Only one question loomed over Amazon as investors waited to hear its holiday results: Just how great was it going to be?
The answer was revealed Thursday afternoon: not quite as great as hoped.
Traditional retailers, and even some e-commerce ones, are suffering. Walmart is closing 269 stores. Macy’s is cutting 4,500 jobs and shutting dozens of stores. EBay just dashed expectations for the year. Against such troubles, Amazon had a much less serious problem: Expected to romp, it merely did well.
Revenue for the fourth quarter jumped to $35.7 billion, up 22 percent from $29.33 billion. Analysts had predicted a little bit more: $35.93 billion.
Profit — traditionally something Amazon cared little about as it invested for the future — was expected to be good for once. Analysts estimated the retailer would earn $1.56 a share, up from 45 cents in 2014. But the company said fourth-quarter profits were only $1 a share.
Investors did not like what they saw. In giddy anticipation of good news, Amazon shares surged more than $50 during regular trading Thursday, or nearly 9 percent, to $635. But after-hours, the stock promptly lost all of the day’s gains, falling more than 14 percent.
Amazon’s computing platform subsidiary, Amazon Web Services, contributed heavily to the bottom line. Operating income from that unit rose to $687 million in the quarter from $240 million in 2014.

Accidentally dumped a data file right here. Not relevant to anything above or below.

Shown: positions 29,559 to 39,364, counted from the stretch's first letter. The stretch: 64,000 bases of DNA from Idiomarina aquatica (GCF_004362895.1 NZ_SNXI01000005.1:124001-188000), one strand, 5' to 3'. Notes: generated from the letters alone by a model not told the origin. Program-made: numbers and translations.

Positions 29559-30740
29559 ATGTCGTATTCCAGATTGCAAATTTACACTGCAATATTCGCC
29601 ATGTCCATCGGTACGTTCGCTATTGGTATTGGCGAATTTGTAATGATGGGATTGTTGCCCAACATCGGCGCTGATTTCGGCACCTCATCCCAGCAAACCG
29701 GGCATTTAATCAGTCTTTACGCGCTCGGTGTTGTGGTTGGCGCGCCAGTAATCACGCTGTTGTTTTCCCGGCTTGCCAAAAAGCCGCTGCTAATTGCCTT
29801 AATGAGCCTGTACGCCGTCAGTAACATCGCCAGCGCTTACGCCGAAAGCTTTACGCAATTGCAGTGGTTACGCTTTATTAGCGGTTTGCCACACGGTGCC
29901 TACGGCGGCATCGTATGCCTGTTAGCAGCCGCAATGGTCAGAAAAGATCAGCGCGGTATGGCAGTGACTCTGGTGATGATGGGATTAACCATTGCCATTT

To put Amazon’s 22 percent revenue growth into perspective, when Walmart reports its holiday sales, they are forecast to actually be down for the quarter from 2014.
Amazon, based in Seattle, is the powerhouse of e-commerce, yet paradoxically has only a small share of the worldwide market — which is one of the things feeding enthusiasm for it. For Amazon bulls, there are so many more worlds to conquer.
In data assembled before the fourth-quarter results were in, the research firm eMarketer said Amazon had $71.8 billion in e-commerce sales over the last 12 months, an increase of 5.6 percent from the previous 12 months. Walmart, by contrast, had revenue of $13.5 billion online during the period.
But Amazon’s revenue pales against the worldwide e-commerce market, which eMarketer estimated as $1.672 trillion last year. In 2016, the global market is forecast to rise above $2 trillion.